As the Channel 4 true-crime series finishes, Byline Times looks at the extraordinary five police investigations into the only Metropolitan Police officer the Morgan family ever trusted

The recent Channel 4 series Murder in the Car Park has reawakened interest in one of the UK’s biggest-ever murder investigations. 

Thirty-three years after his death, the family of Daniel Morgan has given up hoping that anyone will ever be brought to justice. But they are now also beginning to despair that even the Government’s own official inquiry will get anywhere.    

The Daniel Morgan Panel was set up by Theresa May in 2013. A panel fell short of the judicial inquiry with the power to hear witnesses under oath that the family wanted, but they were assured that the panel would be given “exceptional and full disclosure” and would report “within 12 months of documents being made available”.

But sources close to the panel now say that “it was stillborn” and “they never got access to the information they needed”. It is no surprise that the panel’s work has been subject to repeated delay. 

In December 2015, The Independent reported that the inquiry would be completed “late next year”. Late next year came and went and, in January 2017, the BBC said that it was “now unlikely to finish before autumn 2017”.

By November 2017, things were slipping further and the Morgan family were told that the panel would “finally present its findings next year”. In May 2018, the line had changed to: “The panel hopes to complete drafting its report in 2018 before submitting it to the Home Secretary in 2019.” 

Last week, we were told that the Metropolitan Police had just discovered a further 580 crates of evidence and that the report’s delivery date would now be spring 2021. By then, it will be eight years and counting since the panel was set up.

Failures of Disclosure

Daniel Morgan was the partner of a man called Jonathan Rees in Southern Investigations detective agency in south London.

They made a good living by, amongst other things, selling tip-offs and crime stories from local police to Fleet Street newspapers – with the News of the World soon to become their biggest client. 

A year after Morgan’s murder in March 1987, his position at the agency was taken by recently retired police officer Sid Fillery.   

In April 2008, Rees, Glenn Vian, Garry Vian and Jimmy Cook were charged with Morgan’s murder, whilst Fillery was charged with perverting the course of justice. Within a year, the case began to run into the sand as, one by one, key supergrass witnesses were discredited.

The prosecution was finally abandoned in March 2011 when boxes of additional evidence were discovered in Met Police storerooms.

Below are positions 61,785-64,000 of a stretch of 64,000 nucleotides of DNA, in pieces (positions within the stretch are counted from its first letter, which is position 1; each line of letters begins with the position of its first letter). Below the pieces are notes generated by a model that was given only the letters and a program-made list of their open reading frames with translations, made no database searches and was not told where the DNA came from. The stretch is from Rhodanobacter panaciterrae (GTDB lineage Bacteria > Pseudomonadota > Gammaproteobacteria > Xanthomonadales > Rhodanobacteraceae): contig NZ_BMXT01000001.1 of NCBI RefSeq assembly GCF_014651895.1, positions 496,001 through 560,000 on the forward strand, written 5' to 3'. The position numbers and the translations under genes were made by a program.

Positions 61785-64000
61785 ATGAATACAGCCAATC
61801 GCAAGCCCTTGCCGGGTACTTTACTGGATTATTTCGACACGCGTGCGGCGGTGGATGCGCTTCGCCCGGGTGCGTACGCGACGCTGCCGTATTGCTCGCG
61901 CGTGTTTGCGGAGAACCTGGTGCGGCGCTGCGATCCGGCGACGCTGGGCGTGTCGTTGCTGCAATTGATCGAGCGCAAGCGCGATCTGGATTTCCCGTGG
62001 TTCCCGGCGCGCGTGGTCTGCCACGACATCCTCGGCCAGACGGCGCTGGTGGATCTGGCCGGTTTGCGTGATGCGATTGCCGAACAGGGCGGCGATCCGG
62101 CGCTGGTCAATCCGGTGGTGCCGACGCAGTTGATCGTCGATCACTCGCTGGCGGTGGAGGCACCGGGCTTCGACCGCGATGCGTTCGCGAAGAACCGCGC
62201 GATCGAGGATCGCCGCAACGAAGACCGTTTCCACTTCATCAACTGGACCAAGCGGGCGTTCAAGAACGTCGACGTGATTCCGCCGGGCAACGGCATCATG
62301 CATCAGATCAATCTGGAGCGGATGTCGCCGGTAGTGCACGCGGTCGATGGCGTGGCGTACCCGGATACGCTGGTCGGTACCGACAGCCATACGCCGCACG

There had been clear failures of police disclosure and the judge ruled that the suspects no longer had any prospect of a fair trial. Senior Met officers apologised to the Morgan family for “the repeated failure by the MPS over many years… to accept that corruption played a major part in failing to bring those responsible to justice”.

The family believes that it was fear about the extent of corruption that might be revealed which explains the Met’s apparent reluctance to disclose material to either the court case or the panel. 

The Silence of Dave Cook

However, the Met certainly haven’t been idle in other respects.

The Senior Investigating Officer in the case, ex-Detective Chief Superintendent Dave Cook, was the only Metropolitan Police officer the Morgan family felt able to trust – and the police have investigated him five times over his handling of the Morgan inquiry.

Each time he has been cleared, but the Morgan family wonders whether those investigations were part of an attempt to make him a scapegoat, keep him quiet, cover-up the Met corruption, delay publication of the panel’s report or a combination of all four. 

Certainly, the numerous inquiries into Cook raised questions from the off. His house was raided by the police in January 2012 – on the very day that he was due to be granted ‘core participant’ status in the Leveson Inquiry into illegal activity by the press. Leveson heard extensive evidence about the questionable relationship between News International (now News UK) and both Southern Investigations and the Metropolitan Police. As a criminal suspect, Cook was denied core status but Jacqui Hames, his wife at the time, delivered powerful testimony that she and Cook had been spied upon by people using vans linked to News International. 

When confronted about why the couple was apparently under surveillance, the former News of the World Editor Rebekah Brooks offered the rather lame explanation that the newspaper believed the pair were having an affair. They were, of course, having rather more than an affair – they had been married for four years by then and had two children.

Hames’ own analysis was rather more incisive. She told the inquiry: “I believe that the real reason for the News of the World placing us under surveillance was that suspects in the Daniel Morgan murder inquiry were using their association with a powerful and well-resourced newspaper to try to intimidate us and so attempt to subvert the investigation.”

Hames also revealed that, in July 2002 – a week or so before the News of the World vans began appearing outside her family home – phone hacker Glenn Mulcaire had managed to obtain personal and professional details and phone numbers for both her and her husband. What’s worse, the Met had known about this since 2006 but somehow failed to tell her until 2011.

It may have come as something of a relief to both News International and the Met that, without core participant status, Cook wasn’t able to give evidence to the Leveson Inquiry to back-up his wife’s testimony. It is also worth remembering that Cook was only arrested because of evidence supplied to the police by News International itself.

The Supergrass Problem

In the four subsequent police investigations into Dave Cook, the most serious allegations against him were that he had coached protected witness Gary Eaton and that, contrary to procedures, he had maintained contact with this witness at a time when Eaton should have been managed exclusively by a separate debrief team.